Tag Archives: Ch. 3

English 362: Ch. 9 Nouns that Modify Nouns

Heyo pwips! Since there seemed to be some confusion about this in class, here’s some more instruction on nouns that modify nouns.

We know that adjectives and prepositional phrases can modify nouns-but so can other nouns. Take, for example, the phrase “chicken soup bowl.” The entire phrase is clearly an NP, with the head noun being “bowl.” But what about “chicken soup?”

To break it down further, we know that “chicken soup” is a noun phrase on its own. This means that there must be at least two NPs branching off the original NP node, like in the figure below.

GSWE PWP example 1

Because it is a part of the original NP, we know that the function of “chicken soup” must be “Modif of ‘bowl.'”

However, we still have an NP made up of 2 nouns, which we can break down further.  Because there are two distinct nouns in the phrase, each noun must get another NP node, as shown in the figure below.

GSWE PWP example 2

Now that all of the forms are sorted, we just need to figure out the functions. One of the two nouns in “chicken soup” must be the head noun. Because the function of that NP is “Modif of ‘bowl,'” we know that the head noun’s function must also be to modify bowl.

The word “chicken” does not seem to modify bowl. “Chicken bowl” is not a common phrase. “Chicken,” however, can modify “soup.” “Chicken soup” is a phrase, as chicken describes the type of soup.

If chicken is not the head noun, that means it must be “soup.” This fits, as “soup bowl” is a common enough phrase. “Soup” describes what the bowl is used for. Its function must be “Modif of ‘bowl,'” as shown in the figure below.

GSWE PWP example 3


Congrats! We successfully diagrammed nouns modifying nouns. You can do this with other constructions. Just remember to break the nouns down by phrases with each phrase getting a new NP node until you are left with one word phrases.

English 362: Ch. 3 & 4 Quiz Review

Quiz 2 is next Monday-are you ready? Here’s a quick review of what you need to know.

Ch. 3: Diagrams

  • Every diagram should have a subject and a predicate
  • The word that is the head of the phrase always has the same function as the entire phrase
  • A reminder about the different abbreviations used in diagrams is on page 45
  • Learn the definitions of nodes, and what it means to “dominate” and “immediately dominate” on page 50

Ch. 4: Sentences and Their Parts

  • Declarative statements: Subject-Verb
  • Imperatives: Bare Verb, no Subject
  • Interrogatives: Inversion of Auxiliary Verb and Subject
  • Hortatives: “Let’s” or “Let us”
  • Exclamatives and precatives: “How sweet” or “Lord help us”
  • Verbless Interrogatives: No Verb, “How about a piece?”
  • Fragments: Missing a Subject or Verb

Remember to check out our other posts for more information about these topics, and to come into Laurentide for any additional help. Good luck!

English 362: Glorious Diagrams!

Hello PWP students!

We’ve reached chapter 3 in Hopper’s textbook and been introduced to the basics of the great emblem of this grammar course, the Diagram. In addition to being a main focal point in the class, diagrams can be extremely confusing!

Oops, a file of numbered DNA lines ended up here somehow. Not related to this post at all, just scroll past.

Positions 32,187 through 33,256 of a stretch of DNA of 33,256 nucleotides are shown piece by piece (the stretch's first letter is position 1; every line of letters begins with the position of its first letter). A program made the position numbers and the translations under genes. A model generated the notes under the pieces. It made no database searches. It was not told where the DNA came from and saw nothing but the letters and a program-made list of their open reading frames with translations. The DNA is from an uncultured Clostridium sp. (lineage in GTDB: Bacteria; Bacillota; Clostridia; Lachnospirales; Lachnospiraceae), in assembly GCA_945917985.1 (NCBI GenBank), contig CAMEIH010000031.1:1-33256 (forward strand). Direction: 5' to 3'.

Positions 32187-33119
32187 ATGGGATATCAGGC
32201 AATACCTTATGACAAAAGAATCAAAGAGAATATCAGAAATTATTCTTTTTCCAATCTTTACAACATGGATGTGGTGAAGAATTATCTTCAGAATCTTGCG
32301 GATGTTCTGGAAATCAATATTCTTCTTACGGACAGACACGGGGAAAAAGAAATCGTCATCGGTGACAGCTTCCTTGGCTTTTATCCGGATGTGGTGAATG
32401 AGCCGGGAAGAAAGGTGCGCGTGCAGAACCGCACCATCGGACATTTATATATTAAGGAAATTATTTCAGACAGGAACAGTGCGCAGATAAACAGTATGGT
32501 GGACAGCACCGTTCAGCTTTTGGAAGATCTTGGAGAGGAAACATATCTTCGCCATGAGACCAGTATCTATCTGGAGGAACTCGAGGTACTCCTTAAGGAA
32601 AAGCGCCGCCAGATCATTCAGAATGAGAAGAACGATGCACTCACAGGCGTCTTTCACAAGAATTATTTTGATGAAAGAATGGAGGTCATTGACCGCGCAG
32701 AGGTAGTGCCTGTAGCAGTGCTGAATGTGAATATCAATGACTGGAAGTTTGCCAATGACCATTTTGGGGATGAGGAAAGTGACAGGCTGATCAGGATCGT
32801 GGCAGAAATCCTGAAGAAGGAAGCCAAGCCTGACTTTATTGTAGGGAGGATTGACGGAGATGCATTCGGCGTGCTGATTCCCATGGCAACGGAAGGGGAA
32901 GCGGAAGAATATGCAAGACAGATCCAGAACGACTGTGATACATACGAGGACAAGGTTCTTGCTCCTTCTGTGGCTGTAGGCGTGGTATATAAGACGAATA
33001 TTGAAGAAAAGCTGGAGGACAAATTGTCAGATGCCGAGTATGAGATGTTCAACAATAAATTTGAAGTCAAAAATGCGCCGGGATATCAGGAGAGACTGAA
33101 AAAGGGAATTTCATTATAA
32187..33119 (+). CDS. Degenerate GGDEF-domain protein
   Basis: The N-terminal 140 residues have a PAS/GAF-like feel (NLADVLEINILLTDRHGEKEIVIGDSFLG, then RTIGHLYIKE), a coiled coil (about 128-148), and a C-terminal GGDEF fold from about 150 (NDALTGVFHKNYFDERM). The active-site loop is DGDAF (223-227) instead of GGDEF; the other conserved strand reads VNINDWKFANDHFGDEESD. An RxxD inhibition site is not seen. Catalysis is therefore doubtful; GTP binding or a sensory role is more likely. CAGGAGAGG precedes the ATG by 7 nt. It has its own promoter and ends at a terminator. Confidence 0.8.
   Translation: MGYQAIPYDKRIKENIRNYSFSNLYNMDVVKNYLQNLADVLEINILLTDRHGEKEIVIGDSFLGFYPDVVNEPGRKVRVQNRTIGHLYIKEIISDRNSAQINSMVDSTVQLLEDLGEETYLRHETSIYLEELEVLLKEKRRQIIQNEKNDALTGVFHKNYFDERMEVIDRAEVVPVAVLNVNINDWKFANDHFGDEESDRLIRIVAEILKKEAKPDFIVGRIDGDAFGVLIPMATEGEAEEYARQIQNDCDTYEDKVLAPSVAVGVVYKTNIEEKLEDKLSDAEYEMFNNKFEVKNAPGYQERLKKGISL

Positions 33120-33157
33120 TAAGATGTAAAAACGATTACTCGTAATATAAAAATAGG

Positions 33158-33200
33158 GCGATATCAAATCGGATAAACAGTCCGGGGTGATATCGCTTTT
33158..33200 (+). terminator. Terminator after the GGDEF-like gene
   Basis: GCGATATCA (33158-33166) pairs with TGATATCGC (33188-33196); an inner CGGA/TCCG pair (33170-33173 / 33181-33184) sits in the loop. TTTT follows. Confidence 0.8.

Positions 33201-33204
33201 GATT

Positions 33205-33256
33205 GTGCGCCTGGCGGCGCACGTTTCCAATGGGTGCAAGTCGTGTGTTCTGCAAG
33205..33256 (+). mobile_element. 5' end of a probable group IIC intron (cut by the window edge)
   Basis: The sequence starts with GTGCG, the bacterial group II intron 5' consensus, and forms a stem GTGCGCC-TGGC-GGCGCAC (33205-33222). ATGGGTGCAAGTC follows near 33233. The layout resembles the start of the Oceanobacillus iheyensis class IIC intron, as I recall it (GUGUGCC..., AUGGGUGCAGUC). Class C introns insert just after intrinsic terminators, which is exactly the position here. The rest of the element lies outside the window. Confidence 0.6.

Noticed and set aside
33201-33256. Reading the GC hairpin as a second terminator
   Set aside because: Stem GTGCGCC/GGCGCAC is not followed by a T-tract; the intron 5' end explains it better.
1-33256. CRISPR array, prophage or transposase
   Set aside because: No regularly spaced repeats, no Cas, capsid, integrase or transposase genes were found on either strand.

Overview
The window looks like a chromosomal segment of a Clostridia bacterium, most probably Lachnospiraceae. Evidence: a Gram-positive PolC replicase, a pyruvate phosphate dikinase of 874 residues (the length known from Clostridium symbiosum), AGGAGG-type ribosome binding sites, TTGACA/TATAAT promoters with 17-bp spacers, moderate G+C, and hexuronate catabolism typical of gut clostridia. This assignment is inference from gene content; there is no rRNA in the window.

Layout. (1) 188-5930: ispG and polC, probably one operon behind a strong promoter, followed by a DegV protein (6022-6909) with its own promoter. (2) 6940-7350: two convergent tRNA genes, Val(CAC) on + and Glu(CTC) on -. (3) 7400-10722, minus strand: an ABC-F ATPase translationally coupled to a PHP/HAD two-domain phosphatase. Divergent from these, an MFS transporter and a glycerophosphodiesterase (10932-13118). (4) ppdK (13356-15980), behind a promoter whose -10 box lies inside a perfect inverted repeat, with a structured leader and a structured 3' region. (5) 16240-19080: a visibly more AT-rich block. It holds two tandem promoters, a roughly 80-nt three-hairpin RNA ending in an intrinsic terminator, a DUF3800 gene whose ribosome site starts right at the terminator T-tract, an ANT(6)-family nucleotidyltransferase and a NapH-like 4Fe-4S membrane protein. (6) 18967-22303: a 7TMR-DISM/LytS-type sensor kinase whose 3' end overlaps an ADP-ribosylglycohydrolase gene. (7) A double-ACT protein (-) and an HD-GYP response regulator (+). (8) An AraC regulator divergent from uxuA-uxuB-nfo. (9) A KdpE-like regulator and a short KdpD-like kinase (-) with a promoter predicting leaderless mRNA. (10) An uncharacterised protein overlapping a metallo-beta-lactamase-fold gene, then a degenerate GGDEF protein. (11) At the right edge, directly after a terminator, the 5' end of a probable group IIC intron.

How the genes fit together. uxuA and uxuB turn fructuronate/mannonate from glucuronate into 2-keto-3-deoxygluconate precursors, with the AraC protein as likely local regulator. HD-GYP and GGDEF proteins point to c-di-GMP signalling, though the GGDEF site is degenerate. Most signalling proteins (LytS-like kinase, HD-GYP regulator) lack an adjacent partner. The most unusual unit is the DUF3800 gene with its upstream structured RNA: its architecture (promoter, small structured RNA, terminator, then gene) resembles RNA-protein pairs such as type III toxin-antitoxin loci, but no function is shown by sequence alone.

Here is a recap on important basics to understanding diagrams:

First of all, remember the definition of phrase. This is important since it’s phrases that we will be diagramming.

Phrase: this term refers to a set of words that belong together because they function as a grammatical unit (eg., “the hot rod” is the unit of a noun phrase)

In a diagram, a phrase has two aspects that are identified: Form and Function (hence, it is called a “form-function diagram”)

Forms: labels for categories like “verb”, “noun”, “adjective”; and labels for phrases like “Noun Phrase” and “Predicate Phrase”

-Forms are represented in the top “tree” part of the diagram

Functions: (what the phrase is doing in the sentence, or the purpose that it serves) labels such as “Subject”, “Predicate”, “Modifier”, “Determiner”, etc.

-Functions are represented in the underlined section of the diagram, underneath the sentence.

Every sentence that we will be working with is made up of two basic phrases: The Noun Phrase (NP) and the Predicate Phrase (PredPhr).  When you diagram a sentence, after you start the tree diagram by labeling the sentence with the overarching “S” form label,  the NP and PredPhr are the first two phrases that you will identify. Identify their forms (NP and PredPhr), and then identify their functions (Subject and Predicate). (See p. 48 of Hopper’s textbook)

Example Sentence:

The hot rod whizzed down the street.

   Two basic phrases of sentence:

“The hot rod” And “whizzed down the street”

   – Forms:

“the hot rod” = NP

“whizzed down the street” = PredPhr


     NP function (the hot rod) = Subject

PredPhr function (whizzed down the street) = Predicate


See chapter 3 for visuals of this diagramming process. Understanding the basic form-function categories of NP and PredPhr is just the beginning before we dissect each of those phrases down to every single word’s form and function. Keep up the good practice! If you have any questions or simply want someone to practice with, please stop by Laurentide and see either Cheyenne or Olivia (that’s me:)